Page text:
Colorado students to study minority contributions in new social studies standards

Suzie Glassman

By: Suzie Glassman/NewsBreak Denver

(Castle Rock, CO) After months of back and forth between the seven members of the state board of education, the group voted 4-3 to add back references to African American, Latino, Asian American, Hawaiian/Pacific Islanders, Indigenous Peoples, LGBTQ, and religious minorities.

Earlier this year, the board compromised with three conservative members, Steve Durham, Debora Scheffel, and Joyce Rankin, by removing specific references to minority groups, like the LGBTQ community, in favor of references to "diverse perspectives."

But widespread criticism, including a packed room of individuals wearing shirts saying "Restore the Cuts" at Thursday's board meeting, led the board's four democratic members to change their minds.

A series of students, parents, teachers and other LGBTQ advocates testified to the board about the impact of seeing themselves represented in history lessons and how this inclusion teaches them that their voices matter.

Opponents argued the new standards aren't age-appropriate and could "indoctrinate" young children. The Denver Post writes, "Rankin complained about the committee's "numerous references" to people of color and those in the LGBTQ community, writing that the list was not inclusive of other groups such as German Americans, Italian Americans, Jewish Americans and Norwegian Americans."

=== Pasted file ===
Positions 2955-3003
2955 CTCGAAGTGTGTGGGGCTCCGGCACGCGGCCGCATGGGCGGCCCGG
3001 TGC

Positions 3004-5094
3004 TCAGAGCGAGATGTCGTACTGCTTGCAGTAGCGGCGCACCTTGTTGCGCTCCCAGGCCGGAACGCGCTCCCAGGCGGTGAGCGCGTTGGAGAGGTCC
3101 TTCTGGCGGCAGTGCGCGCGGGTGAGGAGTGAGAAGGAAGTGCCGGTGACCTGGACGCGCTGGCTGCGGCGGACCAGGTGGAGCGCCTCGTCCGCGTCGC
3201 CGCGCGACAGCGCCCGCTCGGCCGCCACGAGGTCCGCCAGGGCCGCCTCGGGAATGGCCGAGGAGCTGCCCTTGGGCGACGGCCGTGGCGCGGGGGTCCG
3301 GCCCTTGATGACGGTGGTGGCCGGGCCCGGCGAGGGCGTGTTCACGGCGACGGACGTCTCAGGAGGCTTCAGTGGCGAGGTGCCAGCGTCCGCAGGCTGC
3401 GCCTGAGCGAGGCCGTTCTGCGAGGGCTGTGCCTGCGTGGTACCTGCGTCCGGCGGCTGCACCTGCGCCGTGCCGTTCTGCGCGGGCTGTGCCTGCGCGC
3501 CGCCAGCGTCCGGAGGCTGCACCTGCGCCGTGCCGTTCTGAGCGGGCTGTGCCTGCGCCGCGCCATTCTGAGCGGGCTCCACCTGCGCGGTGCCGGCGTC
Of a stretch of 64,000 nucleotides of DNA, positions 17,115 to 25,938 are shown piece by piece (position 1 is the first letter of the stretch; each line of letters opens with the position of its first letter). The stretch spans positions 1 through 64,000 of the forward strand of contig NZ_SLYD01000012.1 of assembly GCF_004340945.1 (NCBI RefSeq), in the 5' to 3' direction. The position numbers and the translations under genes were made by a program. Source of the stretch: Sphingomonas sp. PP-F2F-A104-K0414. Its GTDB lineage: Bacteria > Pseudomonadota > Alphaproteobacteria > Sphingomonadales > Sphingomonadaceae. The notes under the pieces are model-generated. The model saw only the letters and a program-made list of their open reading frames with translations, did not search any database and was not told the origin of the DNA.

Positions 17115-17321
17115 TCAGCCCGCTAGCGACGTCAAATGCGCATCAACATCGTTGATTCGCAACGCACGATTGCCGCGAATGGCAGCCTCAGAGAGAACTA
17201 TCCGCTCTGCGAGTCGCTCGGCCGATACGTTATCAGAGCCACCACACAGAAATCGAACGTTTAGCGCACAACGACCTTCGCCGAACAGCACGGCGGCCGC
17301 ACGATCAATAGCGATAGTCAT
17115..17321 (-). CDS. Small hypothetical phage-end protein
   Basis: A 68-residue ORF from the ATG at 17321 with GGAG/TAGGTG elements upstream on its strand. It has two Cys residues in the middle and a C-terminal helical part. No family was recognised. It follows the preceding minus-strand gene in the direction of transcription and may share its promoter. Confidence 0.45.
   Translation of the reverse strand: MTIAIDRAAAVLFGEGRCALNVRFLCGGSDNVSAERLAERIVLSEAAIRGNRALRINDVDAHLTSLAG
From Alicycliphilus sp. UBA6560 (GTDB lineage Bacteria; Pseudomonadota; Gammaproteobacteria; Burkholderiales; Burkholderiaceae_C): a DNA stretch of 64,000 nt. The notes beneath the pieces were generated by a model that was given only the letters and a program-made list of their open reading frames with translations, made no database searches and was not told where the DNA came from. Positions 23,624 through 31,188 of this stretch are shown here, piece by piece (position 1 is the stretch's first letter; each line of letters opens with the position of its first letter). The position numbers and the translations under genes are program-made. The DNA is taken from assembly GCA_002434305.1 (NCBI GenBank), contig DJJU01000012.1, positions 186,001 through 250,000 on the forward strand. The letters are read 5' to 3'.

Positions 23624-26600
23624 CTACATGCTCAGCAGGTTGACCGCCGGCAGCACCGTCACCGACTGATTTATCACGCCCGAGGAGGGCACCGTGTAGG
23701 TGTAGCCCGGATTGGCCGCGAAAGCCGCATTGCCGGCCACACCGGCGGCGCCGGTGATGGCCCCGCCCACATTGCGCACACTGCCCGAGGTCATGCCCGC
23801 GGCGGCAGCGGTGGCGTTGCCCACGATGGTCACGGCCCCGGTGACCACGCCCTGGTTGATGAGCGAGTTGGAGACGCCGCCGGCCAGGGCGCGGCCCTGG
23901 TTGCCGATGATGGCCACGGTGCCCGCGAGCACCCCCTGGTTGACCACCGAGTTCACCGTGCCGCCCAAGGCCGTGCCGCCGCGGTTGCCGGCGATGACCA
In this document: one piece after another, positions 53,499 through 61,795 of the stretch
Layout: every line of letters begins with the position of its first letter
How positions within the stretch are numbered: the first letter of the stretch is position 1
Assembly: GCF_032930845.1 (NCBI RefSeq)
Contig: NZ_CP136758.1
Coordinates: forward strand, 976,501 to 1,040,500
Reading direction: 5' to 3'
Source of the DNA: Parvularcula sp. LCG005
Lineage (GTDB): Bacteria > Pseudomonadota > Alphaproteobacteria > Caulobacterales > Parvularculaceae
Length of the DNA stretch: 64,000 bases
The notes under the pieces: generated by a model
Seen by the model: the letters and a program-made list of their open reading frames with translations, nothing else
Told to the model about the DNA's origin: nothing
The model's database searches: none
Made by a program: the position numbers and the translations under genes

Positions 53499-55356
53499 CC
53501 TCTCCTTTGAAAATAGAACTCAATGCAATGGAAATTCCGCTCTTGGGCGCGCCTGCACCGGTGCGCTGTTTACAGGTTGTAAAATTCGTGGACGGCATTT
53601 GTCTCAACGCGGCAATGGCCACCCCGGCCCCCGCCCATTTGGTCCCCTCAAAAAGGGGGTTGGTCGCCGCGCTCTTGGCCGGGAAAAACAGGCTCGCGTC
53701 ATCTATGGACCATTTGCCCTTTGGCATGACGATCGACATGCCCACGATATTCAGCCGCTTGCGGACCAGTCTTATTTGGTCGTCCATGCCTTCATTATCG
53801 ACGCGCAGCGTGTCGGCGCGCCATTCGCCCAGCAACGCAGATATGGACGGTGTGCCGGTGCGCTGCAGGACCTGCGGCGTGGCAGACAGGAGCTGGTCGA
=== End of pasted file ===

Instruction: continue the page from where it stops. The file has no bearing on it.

Democratic board member Rebecca McClellan countered that the standards aren't about sex or sexuality but how minority groups have significantly contributed to our nation's history and governance.

Adding minority contributions to standards

The state has spent more than a year reviewing the current standards due to a 2019 bill that tasked reviewers with adding more diverse views to the state's social studies standards.

Specifically, the bill specifies that civil government lessons should include "the social contributions of American Indians, Latinos, African Americans, and Asian Americans, the lesbian, gay, bisexual, and transgender individuals within these minority groups, the contributions and persecution of religious minorities, and the intersectionality of significant social and cultural features within these communities."

Another bill calls for high school students to take a course in Holocaust and genocide studies as a condition of graduation. Board members have argued over which genocides to include and whether to include the full name of the Nazi party (Nazi Socialist German Workers Party).

The board voted to add the word 'fascist' as part of the Nazi description, restore references to Bosnia, Rwanda, and Darfur, and add the Sand Creek Massacre.

State standards don't set curricula

Educational standards establish what students need to learn but don't dictate how educators teach their subjects. Districts are responsible for buying curricula and textbooks, which their board of education must approve.

There's often very little enforcement, especially with a subject like social studies, which isn't included in the Colorado Measures of Academic Success (CMAS).

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I'm a reporter covering the Douglas County School District in Colorado.

Denver, CO

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